Despite being more than a year away, Sony has been rather talkative about its next-gen console, now officially named the PlayStation 5. Between a blog post from Sony and two interviews with Wired magazine, we’re starting to get a good idea of what the next system means for gamers in 2020. Here’s a blow-by-blow comparison between the current-gen PlayStation 4 and its upcoming successor.
IGN’s Top 25 PlayStation 4 Games
An AMD Ryzen CPU Could Provide More Complex Worlds
The PlayStation 4 (and its mid-gen successor, the PlayStation 4 Pro) both run processors using AMD’s Jaguar architecture. They use two four core modules for a total of eight cores (check out our list of next-gen buzzwords for an explanation on these), with the PS4 running at 1.6GHz and the PS4 Pro running at 2.13GHz. Sony has announced that the PS5 will contain a CPU from AMD’s new Zen 2 architecture, and Japanese magazine Famitsu says it will have eight cores with 16 threads. The number of cores and the clock speed reveal a little bit about the performance, but the architecture tells the real story: Jaguar was, frankly, a pretty slow family of chips, even when it was released. AMD wasn’t yet the comeback kid it is today. In the past few years, we’ve seen AMD make huge leaps in CPU power with their Ryzen chips, which is extremely promising for the console variants coming next year.
Here’s what’s exciting about this: most games are designed with the current generation of consoles in mind, so even if you have a PC, much of the game is still built for that lowest common denominator. With a more powerful Ryzen CPU in the PS5, we’ll hopefully see a significant improvement in AI, physics, animations, number of NPCs, and similar characteristics. Digital Foundry describes thisl as “simulation complexity”—the more CPU power the console has to work with, the more complex and detailed worlds your character can inhabit.
A Better GPU Brings Sharper Graphics and More Realistic Lighting
The PlayStation 4 used graphics integrated into the CPU—what AMD calls an “APU”—and the PS5 will likely have a similar chip at its heart, though Sony hasn’t uttered the APU acronym publicly. It also hasn’t told us much about the GPU’s specs, though we do know it’ll come from AMD’s Navi line. Currently, this line only consists of the $350 (USD) RX 5700 and $400 RX 5700 XT, with lower-end 5500 and 5500 XT models coming soon. If If the PS5 targets a similar price point as the PS4, I wouldn’t be surprised to see performance lie somewhere between these two sets of cards, though that’s a pretty wide gap.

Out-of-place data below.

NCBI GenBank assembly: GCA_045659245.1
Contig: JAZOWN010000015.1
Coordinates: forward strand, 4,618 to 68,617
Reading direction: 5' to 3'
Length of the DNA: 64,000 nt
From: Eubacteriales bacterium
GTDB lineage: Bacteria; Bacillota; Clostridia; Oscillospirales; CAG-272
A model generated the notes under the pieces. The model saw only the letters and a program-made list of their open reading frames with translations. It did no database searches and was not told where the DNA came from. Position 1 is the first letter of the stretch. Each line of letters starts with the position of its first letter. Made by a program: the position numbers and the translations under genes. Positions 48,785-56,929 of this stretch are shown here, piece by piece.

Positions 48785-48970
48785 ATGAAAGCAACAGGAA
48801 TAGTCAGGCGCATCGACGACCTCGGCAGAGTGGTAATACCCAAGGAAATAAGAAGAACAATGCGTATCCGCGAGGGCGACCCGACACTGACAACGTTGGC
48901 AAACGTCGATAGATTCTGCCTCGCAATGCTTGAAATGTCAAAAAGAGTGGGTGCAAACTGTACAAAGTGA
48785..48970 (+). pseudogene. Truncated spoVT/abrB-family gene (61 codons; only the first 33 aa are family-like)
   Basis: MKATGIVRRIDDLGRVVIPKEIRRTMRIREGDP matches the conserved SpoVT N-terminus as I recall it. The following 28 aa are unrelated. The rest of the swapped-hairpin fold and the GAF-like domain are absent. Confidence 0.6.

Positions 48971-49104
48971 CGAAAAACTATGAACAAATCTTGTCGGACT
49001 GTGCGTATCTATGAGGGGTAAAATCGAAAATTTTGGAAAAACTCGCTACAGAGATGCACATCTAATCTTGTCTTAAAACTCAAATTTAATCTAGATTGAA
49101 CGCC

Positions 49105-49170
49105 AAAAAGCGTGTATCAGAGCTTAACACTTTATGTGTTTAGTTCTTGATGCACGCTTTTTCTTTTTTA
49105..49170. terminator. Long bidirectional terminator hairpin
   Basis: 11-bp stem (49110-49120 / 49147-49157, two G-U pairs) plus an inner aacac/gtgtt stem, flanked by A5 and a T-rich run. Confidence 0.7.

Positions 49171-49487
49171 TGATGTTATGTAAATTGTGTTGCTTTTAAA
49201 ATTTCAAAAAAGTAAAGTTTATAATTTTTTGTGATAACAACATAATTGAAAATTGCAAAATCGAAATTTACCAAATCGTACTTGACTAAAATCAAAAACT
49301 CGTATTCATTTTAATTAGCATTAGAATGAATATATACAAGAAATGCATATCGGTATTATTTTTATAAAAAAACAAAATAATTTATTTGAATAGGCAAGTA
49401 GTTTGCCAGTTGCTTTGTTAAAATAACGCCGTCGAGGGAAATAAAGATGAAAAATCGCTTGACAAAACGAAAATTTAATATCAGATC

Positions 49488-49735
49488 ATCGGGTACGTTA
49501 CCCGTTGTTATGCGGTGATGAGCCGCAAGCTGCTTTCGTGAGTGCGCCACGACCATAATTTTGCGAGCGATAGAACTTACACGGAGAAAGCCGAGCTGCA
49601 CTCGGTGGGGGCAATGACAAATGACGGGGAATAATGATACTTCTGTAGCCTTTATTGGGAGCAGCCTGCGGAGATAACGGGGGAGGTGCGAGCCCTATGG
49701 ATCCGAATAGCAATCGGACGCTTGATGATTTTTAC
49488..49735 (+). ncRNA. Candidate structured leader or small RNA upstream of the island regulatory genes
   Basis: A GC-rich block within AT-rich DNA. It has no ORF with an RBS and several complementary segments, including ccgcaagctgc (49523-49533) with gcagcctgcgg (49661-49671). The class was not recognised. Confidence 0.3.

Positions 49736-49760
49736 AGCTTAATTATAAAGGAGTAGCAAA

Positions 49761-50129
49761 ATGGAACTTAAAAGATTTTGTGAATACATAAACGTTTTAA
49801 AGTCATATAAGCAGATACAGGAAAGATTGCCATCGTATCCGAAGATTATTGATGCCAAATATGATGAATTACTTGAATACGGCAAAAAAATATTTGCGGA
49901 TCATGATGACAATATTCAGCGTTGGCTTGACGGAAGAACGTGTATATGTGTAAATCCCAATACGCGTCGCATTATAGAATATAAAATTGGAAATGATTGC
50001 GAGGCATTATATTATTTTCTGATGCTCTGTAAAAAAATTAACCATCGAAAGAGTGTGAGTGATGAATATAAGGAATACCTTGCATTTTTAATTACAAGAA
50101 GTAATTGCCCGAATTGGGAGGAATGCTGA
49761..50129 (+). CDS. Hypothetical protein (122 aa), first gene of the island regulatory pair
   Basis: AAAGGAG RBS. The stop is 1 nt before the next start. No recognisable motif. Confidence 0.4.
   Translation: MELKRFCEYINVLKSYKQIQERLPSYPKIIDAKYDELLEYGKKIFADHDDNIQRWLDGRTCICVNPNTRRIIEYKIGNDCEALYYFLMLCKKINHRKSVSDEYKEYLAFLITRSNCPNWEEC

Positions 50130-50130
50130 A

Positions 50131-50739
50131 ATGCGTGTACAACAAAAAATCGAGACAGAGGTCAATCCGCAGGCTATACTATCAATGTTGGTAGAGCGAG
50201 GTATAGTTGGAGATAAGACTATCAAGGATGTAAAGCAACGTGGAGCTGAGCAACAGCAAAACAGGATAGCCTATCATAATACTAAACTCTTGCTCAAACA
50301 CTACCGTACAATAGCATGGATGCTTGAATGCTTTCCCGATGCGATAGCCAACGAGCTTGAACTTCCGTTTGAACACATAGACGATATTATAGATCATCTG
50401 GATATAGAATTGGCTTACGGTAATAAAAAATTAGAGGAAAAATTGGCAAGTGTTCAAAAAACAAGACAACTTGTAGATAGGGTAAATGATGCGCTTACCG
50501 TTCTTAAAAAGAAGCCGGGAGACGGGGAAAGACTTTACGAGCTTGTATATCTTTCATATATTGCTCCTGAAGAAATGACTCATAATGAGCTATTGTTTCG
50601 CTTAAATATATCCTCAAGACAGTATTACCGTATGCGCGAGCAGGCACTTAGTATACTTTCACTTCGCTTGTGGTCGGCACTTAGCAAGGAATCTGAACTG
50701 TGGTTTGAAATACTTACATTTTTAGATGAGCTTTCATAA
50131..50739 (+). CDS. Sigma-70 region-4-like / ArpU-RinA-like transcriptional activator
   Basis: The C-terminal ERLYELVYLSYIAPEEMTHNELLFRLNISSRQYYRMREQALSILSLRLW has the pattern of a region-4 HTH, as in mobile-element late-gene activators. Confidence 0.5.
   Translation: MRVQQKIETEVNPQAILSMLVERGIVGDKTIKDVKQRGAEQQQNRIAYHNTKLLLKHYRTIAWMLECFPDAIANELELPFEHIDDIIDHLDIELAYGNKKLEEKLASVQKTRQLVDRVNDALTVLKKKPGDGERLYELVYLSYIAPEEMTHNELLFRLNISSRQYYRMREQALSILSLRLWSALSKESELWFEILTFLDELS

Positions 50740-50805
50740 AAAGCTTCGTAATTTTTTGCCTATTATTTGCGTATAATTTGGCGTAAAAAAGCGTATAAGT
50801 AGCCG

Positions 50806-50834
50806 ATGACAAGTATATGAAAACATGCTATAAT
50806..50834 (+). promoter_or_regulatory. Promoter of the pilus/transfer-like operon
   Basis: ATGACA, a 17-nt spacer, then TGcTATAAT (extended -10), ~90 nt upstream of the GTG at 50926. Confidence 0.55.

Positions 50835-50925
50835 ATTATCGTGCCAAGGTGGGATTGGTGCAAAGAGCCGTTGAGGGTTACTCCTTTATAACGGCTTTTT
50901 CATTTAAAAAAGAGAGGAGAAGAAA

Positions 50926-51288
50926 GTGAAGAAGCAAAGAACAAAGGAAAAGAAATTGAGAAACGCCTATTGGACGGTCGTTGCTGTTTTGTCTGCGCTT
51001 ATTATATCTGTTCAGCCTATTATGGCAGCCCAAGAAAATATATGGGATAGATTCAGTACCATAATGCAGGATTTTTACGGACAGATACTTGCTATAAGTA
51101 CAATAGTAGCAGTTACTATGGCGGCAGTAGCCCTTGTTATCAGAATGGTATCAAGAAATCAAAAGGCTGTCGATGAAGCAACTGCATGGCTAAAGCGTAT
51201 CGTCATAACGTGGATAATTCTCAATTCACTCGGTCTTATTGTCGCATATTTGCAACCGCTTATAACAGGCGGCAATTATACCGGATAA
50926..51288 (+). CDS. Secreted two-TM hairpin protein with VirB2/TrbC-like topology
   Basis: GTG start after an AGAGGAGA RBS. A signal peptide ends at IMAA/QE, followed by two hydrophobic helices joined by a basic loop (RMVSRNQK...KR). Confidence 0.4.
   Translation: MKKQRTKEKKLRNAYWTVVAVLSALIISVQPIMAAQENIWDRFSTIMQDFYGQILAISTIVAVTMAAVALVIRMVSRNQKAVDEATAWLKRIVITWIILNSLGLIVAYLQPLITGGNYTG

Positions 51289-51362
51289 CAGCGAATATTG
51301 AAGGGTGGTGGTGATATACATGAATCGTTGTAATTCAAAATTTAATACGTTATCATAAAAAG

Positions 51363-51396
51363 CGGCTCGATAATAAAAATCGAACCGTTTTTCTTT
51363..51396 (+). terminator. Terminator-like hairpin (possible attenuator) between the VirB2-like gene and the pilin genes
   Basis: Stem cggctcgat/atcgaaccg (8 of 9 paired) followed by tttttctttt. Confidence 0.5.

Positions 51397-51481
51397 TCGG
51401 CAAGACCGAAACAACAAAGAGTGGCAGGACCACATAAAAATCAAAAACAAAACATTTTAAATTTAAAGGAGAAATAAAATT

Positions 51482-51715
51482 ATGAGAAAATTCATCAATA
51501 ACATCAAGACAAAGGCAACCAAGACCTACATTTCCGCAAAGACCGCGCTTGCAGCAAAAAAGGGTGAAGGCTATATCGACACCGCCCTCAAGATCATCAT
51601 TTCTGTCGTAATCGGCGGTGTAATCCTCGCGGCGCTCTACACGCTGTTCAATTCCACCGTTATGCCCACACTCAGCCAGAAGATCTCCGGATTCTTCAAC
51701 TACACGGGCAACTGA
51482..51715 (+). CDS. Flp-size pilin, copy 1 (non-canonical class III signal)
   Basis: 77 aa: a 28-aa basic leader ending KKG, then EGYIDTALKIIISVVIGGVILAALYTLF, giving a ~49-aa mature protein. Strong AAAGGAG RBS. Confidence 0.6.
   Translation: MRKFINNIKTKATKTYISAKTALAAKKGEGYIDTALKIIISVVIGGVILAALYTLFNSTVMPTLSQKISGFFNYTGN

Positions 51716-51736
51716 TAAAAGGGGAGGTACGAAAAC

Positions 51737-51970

We do know, however, that the PS5’s GPU will be capable of hardware-accelerated ray tracing, the super-realistic rendering method currently available on NVIDIA’s RTX GPUs. Ray tracing comes with a big performance hit, though, and since the PS5’s GPU is unlikely to be as powerful as NVIDIA’s RTX cards, we’ll probably see more subtle improvements in lighting effects. EA chief studio officer Laura Miele mentioned more advanced ambient occlusion and ray-traced shadows to Wired, which leads me to believe we’ll see something akin to what Shadow of the Tomb Raider does on PC in terms of more realistic lighting and shadows.
Sony has also mentioned that the PS5 will support 8K graphics, though we expect that’ll come with some serious caveats. Current consoles like the PS4 Pro aren’t even delivering true 4K graphics; instead, they use some clever (and very effective!) tricks to render games at a lower resolution—often somewhere in between 1080p and 4K—and upscale them to 4K. If the PS5 is going to send games to your TV at 8K, I’d bet my imaginary farm that it’ll be using many of the same tricks to achieve that high-resolution output. Some folks are even speculating that Sony was merely referring to the ability to output 8K via HDMI 2.1, which could be a clever way of saying it supports 8K videos rather than 8K gaming. Either way, 8K TVs are just starting to come out, are insanely expensive, and easily hitting the point of diminishing returns in terms of graphical fidelity, so I wouldn’t harp on this too much.